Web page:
This week I am working on a new Sunflowers painting commissioned by a local writer. For the past few months, after initially painting a previous Sunflowers work, I have been wrestling with myself mentally about how to tackle anew the idea of still life painting. When I initially completed the piece simply titled "Sunflowers" about a month ago, the response was overwhelming among those who visited my site, and the painting was quickly sold. Last night as my wife and I talked, I mentioned to her that both my recent Sunflowers paintings are spoken for, meaning I may need to a THIRD one to have one to show this fall. A good problem to have, for sure!
Last week I had the good fortune of going back east to visit New York City. It was the first time that I had been there, and I was looking forward to it if only for the museums and the many chances to see great art. Thankfully, during our quick visit we managed to see the MOMA, the Met, and the Guggenheim. The highlight for me was the Met, which I would rank among the finest large American museums. Whereas most collections may have 5 or 6 or a painter you like, the Met had 8, 10, or more. It was overkill in a good way, and a wonderful chance to charge the batteries while trying to absorb how the masters I admire tackled still life painting. While visiting I was riveted to a vertical Van Gogh canvas of white roses on a green background - and just nearby, another lovely Monet of Chrysanthemums. While looking at these I came to the conclusion that still life didn't necessarily need to be reinvented. It's one of the oldest genres of painting - and when people liked my sunflowers, I suspect they didn't like them because they were earth shatteringly original - but rather than they felt they were beautiful and interesting. The masters didn't seem to have reinvented the wheel, so perhaps neither should I.
But the most striking thing you take away from New York City is the impressions you have of the city itself. It is a big, crazy, wild, busy monolith of a city that has forever played an integral role in American identity as a nation. I was telling friends that at street level, the city didn't seem gargantuan - if you didn't look up. The moment you looked up you realized how crushing the skyline is, how massive and towering the verticals are. I remembered reading years ago that one of the only reasons that such large skyscrapers could be built on Manhattan Island is because of an extremely strong bedrock of granite below the surface of the soil on the island - and if you visit central park, as my wife and I did several times, you see giant granite slabs projecting up through the trees and grass - exactly as had been described to me in books.
Central Park is one of the great places to people-watch - a kind of meeting point for a cross section of the city. Everyone from bums to millionaires to professionals to upper east side nannies taking kids out for a stroll. The park is a nexus for the city, and I think that it was an amazing piece of foresight that the early founders of New York saw to make such a place, where citizens of the ultra-metropolis could temporarily get back the feeling that all people need from time to time - the feeling of trees over their head, leaves on the ground - the reflections of willows on the water, such as you see at Bow Bridge in the park. We had lunch there on a bench and listened to an accordion player - a memory I'll always treasure.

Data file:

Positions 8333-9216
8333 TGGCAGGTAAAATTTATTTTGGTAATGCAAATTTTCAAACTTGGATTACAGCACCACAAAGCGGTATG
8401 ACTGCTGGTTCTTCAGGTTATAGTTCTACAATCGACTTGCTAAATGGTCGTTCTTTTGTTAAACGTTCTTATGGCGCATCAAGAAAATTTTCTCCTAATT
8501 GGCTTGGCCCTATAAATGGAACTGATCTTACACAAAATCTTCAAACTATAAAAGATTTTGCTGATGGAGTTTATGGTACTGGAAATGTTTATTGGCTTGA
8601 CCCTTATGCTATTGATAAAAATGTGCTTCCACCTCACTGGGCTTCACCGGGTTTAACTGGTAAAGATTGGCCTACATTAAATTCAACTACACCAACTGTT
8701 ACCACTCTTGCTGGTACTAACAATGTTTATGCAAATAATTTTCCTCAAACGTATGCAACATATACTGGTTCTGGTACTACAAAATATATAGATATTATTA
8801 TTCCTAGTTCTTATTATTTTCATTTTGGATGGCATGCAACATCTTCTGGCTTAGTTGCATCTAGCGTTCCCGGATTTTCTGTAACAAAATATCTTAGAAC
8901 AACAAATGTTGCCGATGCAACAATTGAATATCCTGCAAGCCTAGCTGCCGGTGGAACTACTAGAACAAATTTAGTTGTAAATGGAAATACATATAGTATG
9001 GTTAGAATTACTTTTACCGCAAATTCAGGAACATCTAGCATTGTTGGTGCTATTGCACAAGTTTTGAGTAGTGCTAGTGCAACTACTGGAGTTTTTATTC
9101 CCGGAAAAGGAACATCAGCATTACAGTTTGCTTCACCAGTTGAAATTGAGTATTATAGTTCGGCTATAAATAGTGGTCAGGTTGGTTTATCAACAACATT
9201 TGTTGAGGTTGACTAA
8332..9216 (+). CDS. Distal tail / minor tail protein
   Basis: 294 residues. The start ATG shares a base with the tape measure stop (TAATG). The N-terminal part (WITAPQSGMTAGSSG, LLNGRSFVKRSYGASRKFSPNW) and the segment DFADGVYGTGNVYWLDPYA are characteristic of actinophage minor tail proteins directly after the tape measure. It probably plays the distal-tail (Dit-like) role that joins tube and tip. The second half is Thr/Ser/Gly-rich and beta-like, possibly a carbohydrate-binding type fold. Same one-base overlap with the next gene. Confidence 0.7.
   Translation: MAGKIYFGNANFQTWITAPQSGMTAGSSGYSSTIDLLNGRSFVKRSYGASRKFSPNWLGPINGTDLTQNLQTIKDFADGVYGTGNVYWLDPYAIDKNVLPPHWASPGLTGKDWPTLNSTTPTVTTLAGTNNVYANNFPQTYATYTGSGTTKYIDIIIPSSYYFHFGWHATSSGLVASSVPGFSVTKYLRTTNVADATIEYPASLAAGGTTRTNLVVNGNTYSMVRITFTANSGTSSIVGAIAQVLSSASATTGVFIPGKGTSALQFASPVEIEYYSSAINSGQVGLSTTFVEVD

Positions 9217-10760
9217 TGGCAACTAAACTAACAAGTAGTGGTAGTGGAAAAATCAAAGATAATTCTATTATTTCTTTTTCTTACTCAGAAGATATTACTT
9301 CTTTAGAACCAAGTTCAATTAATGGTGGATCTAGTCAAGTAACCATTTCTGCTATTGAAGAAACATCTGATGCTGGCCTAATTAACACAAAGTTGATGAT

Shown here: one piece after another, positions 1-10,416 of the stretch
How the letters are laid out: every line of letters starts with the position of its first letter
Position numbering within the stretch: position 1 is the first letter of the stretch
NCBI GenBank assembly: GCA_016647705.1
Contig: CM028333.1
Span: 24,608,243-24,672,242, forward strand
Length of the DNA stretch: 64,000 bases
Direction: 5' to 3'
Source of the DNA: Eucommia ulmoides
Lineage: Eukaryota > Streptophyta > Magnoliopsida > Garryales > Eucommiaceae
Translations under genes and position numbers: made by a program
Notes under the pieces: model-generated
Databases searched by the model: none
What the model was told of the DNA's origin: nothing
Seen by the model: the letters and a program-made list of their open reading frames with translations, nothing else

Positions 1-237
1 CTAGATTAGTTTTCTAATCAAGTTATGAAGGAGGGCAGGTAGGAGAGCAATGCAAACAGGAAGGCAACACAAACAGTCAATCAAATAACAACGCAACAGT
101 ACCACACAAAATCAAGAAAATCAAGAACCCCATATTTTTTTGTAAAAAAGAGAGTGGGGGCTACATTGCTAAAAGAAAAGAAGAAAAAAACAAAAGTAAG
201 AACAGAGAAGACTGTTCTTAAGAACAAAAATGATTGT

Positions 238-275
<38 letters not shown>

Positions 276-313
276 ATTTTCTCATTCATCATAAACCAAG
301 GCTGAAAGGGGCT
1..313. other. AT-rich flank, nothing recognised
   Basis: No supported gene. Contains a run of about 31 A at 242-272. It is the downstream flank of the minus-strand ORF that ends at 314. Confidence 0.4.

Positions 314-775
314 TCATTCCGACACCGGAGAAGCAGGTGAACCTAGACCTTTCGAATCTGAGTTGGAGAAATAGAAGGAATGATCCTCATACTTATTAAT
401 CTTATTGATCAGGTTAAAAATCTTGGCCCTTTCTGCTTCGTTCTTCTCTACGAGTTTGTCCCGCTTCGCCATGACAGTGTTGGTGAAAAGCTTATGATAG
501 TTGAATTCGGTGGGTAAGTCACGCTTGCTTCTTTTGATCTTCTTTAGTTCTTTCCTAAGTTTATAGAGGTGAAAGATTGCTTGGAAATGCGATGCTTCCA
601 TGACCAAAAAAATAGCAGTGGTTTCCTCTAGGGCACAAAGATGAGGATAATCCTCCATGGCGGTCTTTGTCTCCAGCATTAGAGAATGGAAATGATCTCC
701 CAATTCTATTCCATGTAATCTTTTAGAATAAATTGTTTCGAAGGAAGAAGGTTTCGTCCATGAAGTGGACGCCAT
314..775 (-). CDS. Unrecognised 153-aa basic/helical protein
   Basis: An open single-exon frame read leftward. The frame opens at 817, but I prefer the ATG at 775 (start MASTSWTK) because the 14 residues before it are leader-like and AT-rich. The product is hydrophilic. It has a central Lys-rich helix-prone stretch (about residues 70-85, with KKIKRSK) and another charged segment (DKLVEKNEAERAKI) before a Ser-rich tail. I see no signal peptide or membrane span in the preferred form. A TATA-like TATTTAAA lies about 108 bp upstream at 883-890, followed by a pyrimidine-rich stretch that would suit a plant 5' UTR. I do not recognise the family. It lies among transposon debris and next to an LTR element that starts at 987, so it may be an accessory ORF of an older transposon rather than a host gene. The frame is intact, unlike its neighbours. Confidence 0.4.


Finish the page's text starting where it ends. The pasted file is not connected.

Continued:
Artistically, New York City makes you want to go straight out and buy a large stack of vertical canvases and get straight to work! Then you come to the conclusion that even that would not do - that the results would only be a snapshot. In fact, you'd need a canvas the size of a barn wall to convey the immense weight and size of the New York skyline. Few painters, in my opinion, have come close to rendering the shapes and immensity of New York in such ways as to parallel how you feel when you are there. Painting the city is such an task that we all feel we'd like to try it, because it is visually so impressive and huge.
Another thing that doesn't seem to get mentioned is the wonderful individuality of the different areas of the city. The cool thing about the city is that countless ethnic, religious, and national groups have settled there, and their quarters often reflect those who live in them. Chinatown, Little Italy, being among the foremost that I visited. But there is more to it than that. The upper east side of the city feels entirely different than the upper west side. Greenwich Village feels different than Soho. Downtown feels different than them all. Midtown the same. And one surprise is the way that the city feels quite small when you are on the side streets in these enclaves. Sometimes it's even very quiet and peaceful. I think of lot of our views of the city have to do with waves of thousands passing up and down the sidewalks of fifth avenue, and downtown - but the city is by no means like that in every corner.
What was most impressive about it was that being in New York City was like looking in a mirror - that this kid with his roots in small town North Carolina could feel so happy and comfortable with being in New York, it really showed me how far a person can come, the amazing things that they can see, and the surprising places you can love - in defiance of your roots or the expectations of others. Travel is the great antidote for static life - and it is the one thing that keeps us sane and able to break free from routines that are exhausting. I always liked that quote from the movie American Beauty, where the narrator says "It's amazing when you realize you still have the ability to surprise yourself..." Places can have the same effect.
I didn't get the t-shirt that says "I Love New York", but it sure makes a lot more sense now.
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